We make the complex easy – a mission statement I have come across more than once in my career. It’s a noble mission: helpful, balancing, almost humanitarian.
It doesn’t hit the core though: How do we manage to not be affected by complexity in the first place? After a week of complex tasks and processes, I sit asking myself what would happen if we could deflect the mess and urgency that follows complexity.
I embarked on my own mission to a simpler life a good many years ago. And like every journey and change in behavior, setbacks have paved my incremental way forward. Recognizing that something is complex is oftentimes the first step – as in everything else, identification is the starting point. And then there’s the going about the task, working on the solution that becomes more and more complicated and intricate. Before I know it, it’s a complex web. And all I wanted to do was keep it simple.
I guess that’s hard with a densely working brain between our ears. It seems we jump at the opportunity to complexify something when working on the solution, only then to strive to simplify it again for others. Another proof of our natural (in-)efficiency.
So what remains for us is to identify our pattern of complex thinking and problem-solving.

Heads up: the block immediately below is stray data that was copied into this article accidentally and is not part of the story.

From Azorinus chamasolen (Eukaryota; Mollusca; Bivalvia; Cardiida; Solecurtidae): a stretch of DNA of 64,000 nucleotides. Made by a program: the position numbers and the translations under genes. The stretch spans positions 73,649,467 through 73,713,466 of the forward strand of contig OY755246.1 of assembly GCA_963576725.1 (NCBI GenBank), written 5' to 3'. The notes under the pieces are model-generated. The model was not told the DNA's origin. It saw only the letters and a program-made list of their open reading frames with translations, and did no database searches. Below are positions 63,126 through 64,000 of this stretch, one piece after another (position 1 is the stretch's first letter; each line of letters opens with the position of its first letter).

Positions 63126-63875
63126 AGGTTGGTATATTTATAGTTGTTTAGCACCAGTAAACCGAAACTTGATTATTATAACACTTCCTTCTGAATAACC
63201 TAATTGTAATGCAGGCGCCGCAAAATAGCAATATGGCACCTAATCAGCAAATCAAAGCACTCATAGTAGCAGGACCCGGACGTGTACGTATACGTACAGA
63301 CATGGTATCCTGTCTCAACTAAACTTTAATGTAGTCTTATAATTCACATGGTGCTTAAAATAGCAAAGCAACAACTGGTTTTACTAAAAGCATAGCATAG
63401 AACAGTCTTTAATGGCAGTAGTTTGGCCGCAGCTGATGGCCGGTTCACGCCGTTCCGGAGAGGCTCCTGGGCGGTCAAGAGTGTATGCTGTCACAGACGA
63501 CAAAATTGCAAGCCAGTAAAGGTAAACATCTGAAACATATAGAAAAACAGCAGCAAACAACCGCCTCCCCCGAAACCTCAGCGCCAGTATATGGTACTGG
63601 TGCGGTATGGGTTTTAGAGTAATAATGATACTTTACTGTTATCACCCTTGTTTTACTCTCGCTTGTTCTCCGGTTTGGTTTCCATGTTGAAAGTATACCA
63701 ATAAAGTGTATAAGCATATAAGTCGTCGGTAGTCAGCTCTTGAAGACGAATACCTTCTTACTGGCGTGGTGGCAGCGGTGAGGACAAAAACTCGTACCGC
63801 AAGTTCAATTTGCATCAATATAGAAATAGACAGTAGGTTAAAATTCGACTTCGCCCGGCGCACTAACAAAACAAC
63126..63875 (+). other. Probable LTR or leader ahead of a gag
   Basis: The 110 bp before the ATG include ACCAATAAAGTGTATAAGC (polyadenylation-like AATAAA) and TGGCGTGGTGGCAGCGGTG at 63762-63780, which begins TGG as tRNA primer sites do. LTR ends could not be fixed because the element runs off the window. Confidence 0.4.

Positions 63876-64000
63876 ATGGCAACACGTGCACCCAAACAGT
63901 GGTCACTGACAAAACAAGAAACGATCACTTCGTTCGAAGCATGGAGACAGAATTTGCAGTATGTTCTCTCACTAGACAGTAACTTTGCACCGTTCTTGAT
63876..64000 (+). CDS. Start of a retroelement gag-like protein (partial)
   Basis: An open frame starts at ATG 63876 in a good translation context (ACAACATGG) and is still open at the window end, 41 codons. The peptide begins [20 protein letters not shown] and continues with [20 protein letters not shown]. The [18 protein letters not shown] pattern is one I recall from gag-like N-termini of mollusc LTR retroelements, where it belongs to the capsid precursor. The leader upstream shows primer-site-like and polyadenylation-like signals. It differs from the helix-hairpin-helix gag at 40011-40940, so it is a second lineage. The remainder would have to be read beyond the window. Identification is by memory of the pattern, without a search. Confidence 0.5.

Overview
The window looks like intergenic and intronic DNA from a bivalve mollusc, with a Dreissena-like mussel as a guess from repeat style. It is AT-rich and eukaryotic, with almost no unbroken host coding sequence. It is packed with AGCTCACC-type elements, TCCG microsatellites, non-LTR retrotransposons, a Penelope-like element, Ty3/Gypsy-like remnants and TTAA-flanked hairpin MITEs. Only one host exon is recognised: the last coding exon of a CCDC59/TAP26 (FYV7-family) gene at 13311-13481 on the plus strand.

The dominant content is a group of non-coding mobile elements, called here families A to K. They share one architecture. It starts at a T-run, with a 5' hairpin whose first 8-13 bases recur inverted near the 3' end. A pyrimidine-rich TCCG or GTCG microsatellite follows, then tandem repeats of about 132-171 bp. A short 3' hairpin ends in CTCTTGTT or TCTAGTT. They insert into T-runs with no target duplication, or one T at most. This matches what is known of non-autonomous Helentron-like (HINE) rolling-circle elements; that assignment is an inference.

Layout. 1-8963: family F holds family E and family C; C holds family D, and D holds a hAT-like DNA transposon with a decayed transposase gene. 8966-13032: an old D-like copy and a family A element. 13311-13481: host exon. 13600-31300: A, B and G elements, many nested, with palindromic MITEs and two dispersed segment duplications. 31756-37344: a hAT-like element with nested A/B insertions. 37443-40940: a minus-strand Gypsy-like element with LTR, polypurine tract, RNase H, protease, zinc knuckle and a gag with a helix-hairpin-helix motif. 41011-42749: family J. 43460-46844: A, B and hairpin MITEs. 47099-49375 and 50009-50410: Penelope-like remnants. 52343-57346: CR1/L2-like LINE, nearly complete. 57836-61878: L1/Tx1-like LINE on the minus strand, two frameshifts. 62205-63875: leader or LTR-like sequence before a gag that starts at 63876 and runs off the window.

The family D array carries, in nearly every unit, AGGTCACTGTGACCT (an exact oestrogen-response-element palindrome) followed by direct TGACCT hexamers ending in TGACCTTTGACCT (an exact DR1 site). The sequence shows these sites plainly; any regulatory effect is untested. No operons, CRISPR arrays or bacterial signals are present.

- When the problem presents itself as a bump in the road, it can be as simple as removing the bump. Not always is it linked to finding the origin of the bump, where it came from, how it manifested in the first place. Sometimes it’s as simple as removing the bump. Or going around it.
- Could it be as easy as repeating to oneself „think simple“? When I look at how I tackle a business challenge, my analytical brain just loves to jump to the dense solution and simplify it later on. I guess I get a kick out of the process. But it also hardwires me to initially tackle each problem that way and then having to repeat „think simple“ in the process. It’s a vicious cycle.
- And then there are the times when we add unnecessary factors into the equation because, again, our brain loves interconnecting all its knowledge. Sometimes the answer is simple and easy. And one factor is enough to solve it. Let’s be open to that, once in a while.
On top of recognizing that my patterns are such and such way, I’ve also found that stripping my life of superfluous material and considerations has tremendously helped in staying on a simple thinking path. Note here, simple does not equate basic, underrated or superficial. I use simple here as in streamlined, natural and above all focused.
Focus. A focused life, focused decision-making, focused behavior – that’s what I am striving for. Complexity can still arise. Now I am training myself to quickly recognize it and soothe its stimulus on my energy.
With that I leave you all to ponder and wonder at your own behavioral patterns. Are they as hard to shake? Do they get in the way of growth? Are they help or stepping stone?
Wishing you all a simply summery August.